Edge-Forex Forex

What Does Leverage Mean in Forex?

The level of leverage that brokers provide is one of the reasons why many individuals are drawn to forex trading. Using leverage enables traders to access more financial markets than they would otherwise be able to. All traders should have a firm understanding of what forex leverage is and how to utilise it ethically. In-depth explanations of forex leverage, how it varies from stock market leverage, and the significance of risk management are provided in this article.


Forex leverage is a practical financial strategy that enables traders to broaden their exposure to the market beyond the original investment (deposit). In a ten-to-one leverage situation, this implies that a trader may open a position for $10,000 in currency and only require $1000. But it’s important to understand that using leverage increases both profits and losses. A trader utilizing leverage might potentially lose more money than their initial investment in unfavorable market conditions.

A ten-to-one leverage indicates that traders may get exposure to a notional value or transaction size that is 10 times greater than the deposit/margin necessary to finance the deal. This is comparable to making a 10% down payment on a home; you have access to the whole property while just investing 10% of the total value.


Forex vs Shares Leverage

Leverage given while trading forex is different from that available when trading equities. This is because even the most actively traded shares display less volatility than the main FX pairs, which are liquid and widely traded. As a consequence, in the $5.1 trillion per day FX market, risk hedging and trading are easier to handle.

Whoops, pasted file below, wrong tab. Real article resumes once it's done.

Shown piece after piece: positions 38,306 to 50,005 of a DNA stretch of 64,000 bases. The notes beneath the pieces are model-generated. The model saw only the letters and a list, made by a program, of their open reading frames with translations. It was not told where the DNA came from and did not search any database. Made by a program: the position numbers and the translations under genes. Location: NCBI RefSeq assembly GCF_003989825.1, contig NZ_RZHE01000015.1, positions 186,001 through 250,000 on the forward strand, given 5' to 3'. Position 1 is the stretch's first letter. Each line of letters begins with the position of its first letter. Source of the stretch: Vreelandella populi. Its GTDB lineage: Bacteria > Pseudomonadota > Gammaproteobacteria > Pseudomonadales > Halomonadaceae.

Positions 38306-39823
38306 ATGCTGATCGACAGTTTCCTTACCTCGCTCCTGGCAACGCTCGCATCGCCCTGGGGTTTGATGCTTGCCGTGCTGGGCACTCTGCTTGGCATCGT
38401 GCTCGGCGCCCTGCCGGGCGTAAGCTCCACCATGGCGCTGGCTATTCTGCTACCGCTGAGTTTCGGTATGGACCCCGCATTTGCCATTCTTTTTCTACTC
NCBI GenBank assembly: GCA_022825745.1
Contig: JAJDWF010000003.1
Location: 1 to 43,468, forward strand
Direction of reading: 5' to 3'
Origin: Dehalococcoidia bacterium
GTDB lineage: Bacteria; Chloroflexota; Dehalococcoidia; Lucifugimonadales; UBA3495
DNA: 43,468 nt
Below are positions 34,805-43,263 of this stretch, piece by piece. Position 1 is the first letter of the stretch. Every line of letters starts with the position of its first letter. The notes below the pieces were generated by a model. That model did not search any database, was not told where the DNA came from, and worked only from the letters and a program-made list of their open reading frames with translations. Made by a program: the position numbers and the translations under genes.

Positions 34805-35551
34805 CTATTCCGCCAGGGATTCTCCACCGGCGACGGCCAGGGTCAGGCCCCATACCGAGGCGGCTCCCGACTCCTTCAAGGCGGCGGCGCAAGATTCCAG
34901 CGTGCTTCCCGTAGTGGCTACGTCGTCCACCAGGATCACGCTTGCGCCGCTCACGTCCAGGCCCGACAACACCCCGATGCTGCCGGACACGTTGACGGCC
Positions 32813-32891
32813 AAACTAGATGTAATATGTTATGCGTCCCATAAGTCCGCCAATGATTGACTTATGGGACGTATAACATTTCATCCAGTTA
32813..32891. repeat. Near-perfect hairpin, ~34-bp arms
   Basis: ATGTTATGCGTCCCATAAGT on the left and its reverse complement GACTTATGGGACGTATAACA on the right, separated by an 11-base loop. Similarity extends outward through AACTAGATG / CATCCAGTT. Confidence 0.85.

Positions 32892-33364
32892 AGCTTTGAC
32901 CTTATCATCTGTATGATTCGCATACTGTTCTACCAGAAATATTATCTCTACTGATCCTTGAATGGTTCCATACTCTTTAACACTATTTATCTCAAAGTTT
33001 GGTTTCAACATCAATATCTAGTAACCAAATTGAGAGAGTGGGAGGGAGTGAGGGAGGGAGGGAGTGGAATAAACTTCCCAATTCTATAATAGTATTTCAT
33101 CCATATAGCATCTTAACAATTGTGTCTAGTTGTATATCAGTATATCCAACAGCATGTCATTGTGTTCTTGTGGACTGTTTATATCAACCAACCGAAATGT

To calculate leverage, traders need the following:

  • The trade’s notional value (trade size)
  • Margin percentage

Brokers often provide traders a margin percentage so they can figure out how much equity is necessary to finance the deal. Deposit and margin are both interchangeable terms. Once you have the margin percentage, all you have to do is multiply it by the deal size to see how much equity is required to execute the trade.

Equity = Trade Size x Margin Percentage

Simply divide the deal size by the needed equity to determine leverage.

Equity/Trade Size = Leverage


Here’s an example of utilizing the aforementioned calculations to compute leverage.

  • Trade size : 10 000 units of currency (one mini contract on USD/JPY with a trading size of $10,000) are involved in this transaction.
  • Margin % : 10% is the margin.

Equity = Trade Size x Margin Percentage

0.1 x $10 000

=$1 000

Equity/Trade Size = Leverage

$10 000 / $1 000

= 10:1, or 10 times.

The example demonstrates the fundamentals of using forex leverage when initiating a transaction. However, traders should not just determine the minimal amount required to place a trade and fill the account with that precise amount. If the position goes in the other direction, pushing the account equity below an acceptable threshold established by the broker, traders must be aware of margin calls.

Leveraged FX trading has the potential to result in significant losses. The effects of using high leverage on a trading account have been evaluated and tabulated using a common scenario.


Leverage is like a two-edged sword for forex traders since it may have both good and bad effects. Determining the proper effective leverage and incorporating competent risk management are thus crucial.


Additionally, effective traders employ a favourable risk-to-reward ratio in an effort to consistently execute deals with a greater likelihood.

Leverage errors must be avoided at all costs; to learn how to prevent this and other problems traders may encounter, see our list of the Top Trading Lessons.